This is the time of year when I begin poring through the hundreds of nominations that have come in for our annual LifeChanger of the Year awards.
As always, I’ve already come across examples of incredible dedication to bettering the lives of America’s children. We recognize 17 educators throughout the year with LifeChanger awards. But every one of them deserves recognition for the passion they bring to their work.
We thought it was worth shining a spotlight on some of that work by occasionally featuring their stories about how they work, often against great odds, to educate and inspire our next generation. Today, we want to share the lessons of Agnieszka (Aga) Cook, a fifth-grade teacher at Camp Mohave Elementary School in Fort Mohave, Ariz.
By Aga Cook
Teaching is the mission of guiding each child throughout their journey of educational experience. Acknowledgment of uniqueness of each young adult in my class is the key to engaging them in meaningful learning. From day one in the classroom I understood it was necessary to be sensitive to their socio-economical situations, challenges and cultural diversity. As I think back to when I was my students’ age, I still remember the challenges my family and I experienced, growing up in communist Poland; a country that eventually evolved into a democratic system. As a teacher in a rural area I am aware that I have a responsibility to be effective at motivating my students to actively participate in their learning, encourage families in the involvement of their children’s education, as well as vigorously initiate and implement a variety of teaching resources in the classroom to enrich my students’ learning experience.
Through planning my instruction I know I have to be prepared to maximize every moment of the time I have with my students. To me, planning is considering how I can teach the content effectively, reach out to every child in my class, create lessons that are enjoyable and a rich learning experience for each of them, and assess with a variety of tools to reflect on my own teaching, including timely feedback and re-teaching as warranted. I continuously ask myself, “What can I do differently to enrich my students’ learning?”
In my class I have an open door policy to every parent willing to join the lesson as well as support through the learning process. I communicate with the parents via phone, daily homework e-mail, a weekly newsletter to keep them updated on the skills being introduced, and their child’s progress. I always share the positives that I witness when the students have their enjoyable learning moments. I want to continually build the level of trust by reaching out to the parents, getting to know them, gaining the knowledge of their child from their perspective, incorporate their suggestions and collaborate ideas regarding how we can team up to ensure my students have a successful year.
One of the most important teaching tools is technology. I take any opportunity to implement it across all the content areas in my curriculum. I create math word problems incorporating my students’ names to engage them in solving given tasks. I register my students in a variety of websites where they read fiction and nonfiction texts. As a teacher in a socio-economically disadvantaged area I have a responsibility to bring in all possible resources to create a rich learning environment. Thanks to DonorsChoose.org I received funding for eight classroom projects, such as an LCD projector, digital and paper subscription to Scholastic News, USA Studies Weekly and other nonfiction reading materials, limited in many households. I strongly believe that teaching through project based learning,while equipped with technology tools, allows my students to grow into independent thinkers and successful problem solvers.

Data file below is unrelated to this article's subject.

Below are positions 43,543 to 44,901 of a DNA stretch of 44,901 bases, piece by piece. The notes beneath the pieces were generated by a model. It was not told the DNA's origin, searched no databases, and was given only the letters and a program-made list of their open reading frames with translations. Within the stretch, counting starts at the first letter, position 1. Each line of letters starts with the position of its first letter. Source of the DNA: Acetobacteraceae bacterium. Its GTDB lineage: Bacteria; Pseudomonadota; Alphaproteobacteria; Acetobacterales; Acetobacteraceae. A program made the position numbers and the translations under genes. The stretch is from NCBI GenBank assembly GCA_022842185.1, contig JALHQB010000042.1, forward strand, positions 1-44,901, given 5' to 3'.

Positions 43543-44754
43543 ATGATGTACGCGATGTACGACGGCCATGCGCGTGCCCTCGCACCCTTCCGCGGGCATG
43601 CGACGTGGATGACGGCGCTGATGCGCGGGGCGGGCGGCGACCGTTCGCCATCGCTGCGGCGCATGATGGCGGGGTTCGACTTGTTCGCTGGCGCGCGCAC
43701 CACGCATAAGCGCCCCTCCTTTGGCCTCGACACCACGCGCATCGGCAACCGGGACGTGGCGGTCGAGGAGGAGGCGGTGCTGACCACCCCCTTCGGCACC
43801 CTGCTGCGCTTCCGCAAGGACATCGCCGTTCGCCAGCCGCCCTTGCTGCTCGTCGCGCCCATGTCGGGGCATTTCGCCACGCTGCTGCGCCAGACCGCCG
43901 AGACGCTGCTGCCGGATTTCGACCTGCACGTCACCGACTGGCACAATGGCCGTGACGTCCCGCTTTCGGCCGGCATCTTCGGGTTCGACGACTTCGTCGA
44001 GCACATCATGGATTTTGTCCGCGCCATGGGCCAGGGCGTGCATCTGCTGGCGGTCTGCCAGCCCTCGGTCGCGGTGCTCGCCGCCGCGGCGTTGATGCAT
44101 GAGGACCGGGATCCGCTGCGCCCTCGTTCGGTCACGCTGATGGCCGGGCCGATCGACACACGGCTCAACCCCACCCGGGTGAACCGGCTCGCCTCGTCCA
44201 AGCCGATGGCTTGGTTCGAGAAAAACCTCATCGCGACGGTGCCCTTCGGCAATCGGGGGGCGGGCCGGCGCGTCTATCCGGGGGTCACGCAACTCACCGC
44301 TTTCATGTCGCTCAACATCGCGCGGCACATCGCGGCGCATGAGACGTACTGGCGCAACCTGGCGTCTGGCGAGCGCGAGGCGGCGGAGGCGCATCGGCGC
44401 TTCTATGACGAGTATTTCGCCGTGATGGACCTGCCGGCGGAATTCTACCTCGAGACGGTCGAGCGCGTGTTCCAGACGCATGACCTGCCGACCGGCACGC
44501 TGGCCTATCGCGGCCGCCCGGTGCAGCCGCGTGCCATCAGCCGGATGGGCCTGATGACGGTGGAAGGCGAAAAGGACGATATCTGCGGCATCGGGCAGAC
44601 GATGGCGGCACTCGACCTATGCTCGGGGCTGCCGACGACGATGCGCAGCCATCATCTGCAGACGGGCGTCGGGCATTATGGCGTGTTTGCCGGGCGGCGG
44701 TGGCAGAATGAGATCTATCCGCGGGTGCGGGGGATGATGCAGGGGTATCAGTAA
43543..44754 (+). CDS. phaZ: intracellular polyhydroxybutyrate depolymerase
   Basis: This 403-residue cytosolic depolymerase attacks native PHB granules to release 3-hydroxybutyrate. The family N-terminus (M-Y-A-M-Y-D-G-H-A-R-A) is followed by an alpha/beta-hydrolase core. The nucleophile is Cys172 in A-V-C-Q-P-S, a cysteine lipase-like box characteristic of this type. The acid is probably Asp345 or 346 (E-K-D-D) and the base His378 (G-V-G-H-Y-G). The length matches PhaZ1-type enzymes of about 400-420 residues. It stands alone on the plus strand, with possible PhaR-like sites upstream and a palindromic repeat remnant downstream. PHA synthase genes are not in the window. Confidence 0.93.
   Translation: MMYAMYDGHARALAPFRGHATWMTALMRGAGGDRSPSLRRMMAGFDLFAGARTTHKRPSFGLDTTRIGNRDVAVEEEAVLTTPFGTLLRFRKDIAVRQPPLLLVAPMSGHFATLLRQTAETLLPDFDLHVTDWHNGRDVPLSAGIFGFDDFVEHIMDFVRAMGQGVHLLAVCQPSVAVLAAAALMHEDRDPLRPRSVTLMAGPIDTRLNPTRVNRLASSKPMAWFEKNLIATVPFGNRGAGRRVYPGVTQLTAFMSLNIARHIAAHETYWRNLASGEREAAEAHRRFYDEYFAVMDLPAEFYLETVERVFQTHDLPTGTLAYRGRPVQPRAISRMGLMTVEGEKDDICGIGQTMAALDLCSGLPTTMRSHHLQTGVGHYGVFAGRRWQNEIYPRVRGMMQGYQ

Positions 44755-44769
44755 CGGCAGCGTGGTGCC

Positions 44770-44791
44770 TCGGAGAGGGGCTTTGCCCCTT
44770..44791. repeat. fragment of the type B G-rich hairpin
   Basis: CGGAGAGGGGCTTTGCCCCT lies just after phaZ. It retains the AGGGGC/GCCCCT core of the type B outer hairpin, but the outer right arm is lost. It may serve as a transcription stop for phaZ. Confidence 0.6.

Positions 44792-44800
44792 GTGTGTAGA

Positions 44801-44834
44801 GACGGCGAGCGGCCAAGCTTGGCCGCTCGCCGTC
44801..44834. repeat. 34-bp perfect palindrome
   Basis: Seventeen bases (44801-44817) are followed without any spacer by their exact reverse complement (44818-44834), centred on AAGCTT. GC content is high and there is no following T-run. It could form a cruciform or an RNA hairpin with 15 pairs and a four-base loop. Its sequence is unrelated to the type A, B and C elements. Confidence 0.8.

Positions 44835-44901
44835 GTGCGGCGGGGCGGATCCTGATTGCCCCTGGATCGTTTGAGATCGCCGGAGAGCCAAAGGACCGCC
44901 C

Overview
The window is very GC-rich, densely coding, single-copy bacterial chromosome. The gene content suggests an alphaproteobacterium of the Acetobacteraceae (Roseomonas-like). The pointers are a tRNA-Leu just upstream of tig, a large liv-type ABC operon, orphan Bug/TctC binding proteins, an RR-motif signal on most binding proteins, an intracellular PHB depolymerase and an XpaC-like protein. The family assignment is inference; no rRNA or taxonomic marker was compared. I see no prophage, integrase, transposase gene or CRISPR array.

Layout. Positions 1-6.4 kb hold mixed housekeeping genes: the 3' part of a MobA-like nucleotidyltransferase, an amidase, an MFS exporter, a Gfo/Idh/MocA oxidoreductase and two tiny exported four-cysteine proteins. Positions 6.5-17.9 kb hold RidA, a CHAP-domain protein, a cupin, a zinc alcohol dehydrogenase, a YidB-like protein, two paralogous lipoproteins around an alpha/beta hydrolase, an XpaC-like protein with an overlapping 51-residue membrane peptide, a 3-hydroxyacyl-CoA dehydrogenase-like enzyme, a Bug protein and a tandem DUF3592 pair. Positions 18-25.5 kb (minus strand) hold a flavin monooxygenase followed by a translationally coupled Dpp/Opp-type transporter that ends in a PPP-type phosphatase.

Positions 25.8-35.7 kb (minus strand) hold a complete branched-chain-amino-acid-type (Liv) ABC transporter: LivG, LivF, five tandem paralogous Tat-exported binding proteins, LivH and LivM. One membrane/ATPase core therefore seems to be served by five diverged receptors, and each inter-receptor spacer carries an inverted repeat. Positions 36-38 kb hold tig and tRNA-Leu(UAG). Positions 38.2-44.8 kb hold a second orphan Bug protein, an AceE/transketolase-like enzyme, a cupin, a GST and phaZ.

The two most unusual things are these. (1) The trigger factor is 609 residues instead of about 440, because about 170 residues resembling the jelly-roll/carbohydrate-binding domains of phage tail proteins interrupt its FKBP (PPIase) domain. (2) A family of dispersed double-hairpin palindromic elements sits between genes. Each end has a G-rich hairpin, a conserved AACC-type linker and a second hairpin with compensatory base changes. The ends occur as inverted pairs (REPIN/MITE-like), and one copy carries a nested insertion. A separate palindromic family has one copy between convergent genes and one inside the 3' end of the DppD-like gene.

My ultimate goal is to show my students how everything we learn relates to their life and the community in which they live. Recently, while teaching my students the skeletal system unit, I contacted a local hospital and invited their Director of Education to bring realia (the real world) to the class. How gratifying it was to see the amazed faces of children analyzing parts of the human skeleton, x-rays with various bone defects, or asking questions related to various careers in the medical field. One of my fifth grade projects is a Finance in the Classroom unit that concludes with a guest speaker’s visit from a local bank. My students learn about needs and wants, financial responsibility, filling out checks to pay for goods and services, as well as how to balance checkbooks. I want them to see the value of education in real life.
I describe myself as a team player who can work on a task independently as well as being able to take a directional role, recognizing input from others united for success on a complex task. I am aware that in the teaching profession I must initiate my own professional growth to improve my instruction and work with others towards our joint goal, educating every child to the best of our combined and individualized abilities.
I feel the two major rural educational issues are poverty and lack of resources. My responsibility as a teacher is to do everything I can to bring all available resources to my classes and to expose my students to what they cannot experience at home. I want them to discover how important education is and what great opportunities it brings to their future endeavors and life experiences. Their success is my goal.